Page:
In the NBA, the basketball public may not be able to tell you who owns the four-time titlist San Antonio Spurs (Peter Holt), but they can tell you about the league’s most enigmatic (Mark Cuban), most influential (Dr. Jerry Buss) and most troublesome (James Dolan on behalf of Cablevision) bankrollers. Cuban took over a Dallas Mavericks franchise that, under Ross Perot’s stewardship, only won more than 45 games three times since its 1980 inception. They hadn’t made a playoff appearance in eleven seasons before Cuban arrived in 2000. Suddenly, seven straight playoffs and an NBA Finals appearance later, the Mavericks are the third-highest valued franchise in the league behind Buss’ Los Angeles Lakers and Dolan’s New York Knicks. Strong drafting, shrewd trading and signings and steady coaching will keep Cuban’s coiffures filled. Before Cuban invigorated Dallas, Buss provided energy into a Lakers franchise that has won eight NBA titles since he purchased the team in 1979. He is often credited for bringing entertainment to the Lakers before David Stern pushed the template league-wide. He brought in superstar players to a city full of stars, giving Hollywood the proverbial front row seats to the league’s biggest attraction. Even with the recent acrimony within the team ranks in regards to Kobe Bryant’s future, the Lakers are still the biggest draw throughout the league. That cannot be said for Dolan’s Knicks. Instead of hurting your eyes here on Scribe, pick your poison here. Dolan was already demonized here in New York for the lack of success with the city’s team, but during the sexual harassment trial this past summer, he became a national punching bag for his testimony and support for Isiah Thomas.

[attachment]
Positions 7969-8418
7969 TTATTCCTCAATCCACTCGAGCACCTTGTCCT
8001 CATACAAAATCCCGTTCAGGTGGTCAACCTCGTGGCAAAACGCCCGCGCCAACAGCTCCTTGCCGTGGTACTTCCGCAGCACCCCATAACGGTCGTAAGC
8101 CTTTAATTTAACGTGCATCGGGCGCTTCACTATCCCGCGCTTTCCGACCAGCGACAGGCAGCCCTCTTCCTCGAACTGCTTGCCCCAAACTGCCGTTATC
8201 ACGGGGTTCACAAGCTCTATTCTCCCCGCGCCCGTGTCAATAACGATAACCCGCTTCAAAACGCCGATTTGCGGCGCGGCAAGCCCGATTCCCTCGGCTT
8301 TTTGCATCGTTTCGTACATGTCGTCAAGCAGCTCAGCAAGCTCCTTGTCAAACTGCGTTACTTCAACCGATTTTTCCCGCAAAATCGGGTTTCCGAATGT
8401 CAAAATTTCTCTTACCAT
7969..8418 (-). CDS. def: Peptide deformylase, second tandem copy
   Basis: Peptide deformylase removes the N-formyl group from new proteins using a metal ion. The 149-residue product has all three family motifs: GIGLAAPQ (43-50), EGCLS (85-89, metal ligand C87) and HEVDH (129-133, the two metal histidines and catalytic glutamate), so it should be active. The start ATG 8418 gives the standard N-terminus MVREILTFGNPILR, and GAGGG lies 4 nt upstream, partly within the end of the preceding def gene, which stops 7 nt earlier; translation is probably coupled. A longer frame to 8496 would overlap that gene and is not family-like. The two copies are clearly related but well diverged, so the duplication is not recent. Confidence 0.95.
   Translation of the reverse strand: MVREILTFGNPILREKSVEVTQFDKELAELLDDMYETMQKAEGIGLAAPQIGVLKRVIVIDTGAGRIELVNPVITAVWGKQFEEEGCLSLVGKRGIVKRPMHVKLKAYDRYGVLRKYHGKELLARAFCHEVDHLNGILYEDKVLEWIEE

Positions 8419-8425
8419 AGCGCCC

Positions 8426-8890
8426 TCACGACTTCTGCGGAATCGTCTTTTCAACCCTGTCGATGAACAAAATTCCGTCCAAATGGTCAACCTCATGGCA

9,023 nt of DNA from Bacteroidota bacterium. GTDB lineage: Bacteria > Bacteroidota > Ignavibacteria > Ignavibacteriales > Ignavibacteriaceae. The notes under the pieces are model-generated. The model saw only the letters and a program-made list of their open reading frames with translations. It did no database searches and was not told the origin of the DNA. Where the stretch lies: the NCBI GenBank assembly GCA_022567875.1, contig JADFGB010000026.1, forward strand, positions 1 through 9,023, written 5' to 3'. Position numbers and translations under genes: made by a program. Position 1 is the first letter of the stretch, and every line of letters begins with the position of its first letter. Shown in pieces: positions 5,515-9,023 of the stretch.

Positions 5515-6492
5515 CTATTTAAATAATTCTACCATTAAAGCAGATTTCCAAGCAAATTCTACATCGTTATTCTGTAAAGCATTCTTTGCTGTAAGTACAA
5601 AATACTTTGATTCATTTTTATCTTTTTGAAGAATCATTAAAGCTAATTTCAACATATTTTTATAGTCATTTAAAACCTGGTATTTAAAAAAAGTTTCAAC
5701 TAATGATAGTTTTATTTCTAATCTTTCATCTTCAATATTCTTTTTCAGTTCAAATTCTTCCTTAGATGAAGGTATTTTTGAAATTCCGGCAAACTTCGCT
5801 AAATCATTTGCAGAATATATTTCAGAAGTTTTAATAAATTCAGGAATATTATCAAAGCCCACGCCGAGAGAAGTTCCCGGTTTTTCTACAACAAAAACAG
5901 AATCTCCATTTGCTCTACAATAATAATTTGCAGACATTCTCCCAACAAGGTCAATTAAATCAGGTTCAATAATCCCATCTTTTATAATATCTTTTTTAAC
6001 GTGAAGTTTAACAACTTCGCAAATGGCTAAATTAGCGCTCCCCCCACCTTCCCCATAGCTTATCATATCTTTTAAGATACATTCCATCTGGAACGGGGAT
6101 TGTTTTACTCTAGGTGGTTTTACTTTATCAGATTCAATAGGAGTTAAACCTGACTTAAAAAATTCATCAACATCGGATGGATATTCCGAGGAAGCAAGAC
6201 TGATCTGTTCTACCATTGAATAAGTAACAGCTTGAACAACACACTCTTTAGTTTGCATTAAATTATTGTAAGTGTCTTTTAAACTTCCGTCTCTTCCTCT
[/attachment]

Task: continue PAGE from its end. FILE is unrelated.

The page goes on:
Other sports have their polarizing owners, as well. The NFL has its fair share of heroes (the Patriots’ Robert Kraft, the Rooney family for the Steelers, Jim Irsay and the Indy Colts, not Baltimore) and villains (Bill Bidwell for the Cardinals, Al Davis for the Raiders, Dr. John York for the 49ers... Jim Irsay for the former Baltimore Colts, not Indy). The NHL can look to every team that has moved within the past decade for Public Enemy No. 1 along with two owners whose teams have deep rooted infamy (Boston’s Jeremy Jacobs and the Wirtz family in Chicago). These names in the business are known because of the fortunes they returned to their cities or the prolonged misery they have set asunder their fan bases. When you think of your employer – if you work for someone at the moment – you could probably count the number of times you have spoken or seen him/her within a year. It’s hard to determine if that is a plus or minus, being that the general public may not know much about your company. However, in a high-profile industry such as sports, when the fans know whose cash fronts the operation, that person better hope that something good comes out of it.

Wouldn’t you agree, Robert Nutting?

Say What?!?!: These may be infamous names in the NBA, but you can only pause when learning of the personal struggles with both Ron Artest and Stephon Marbury.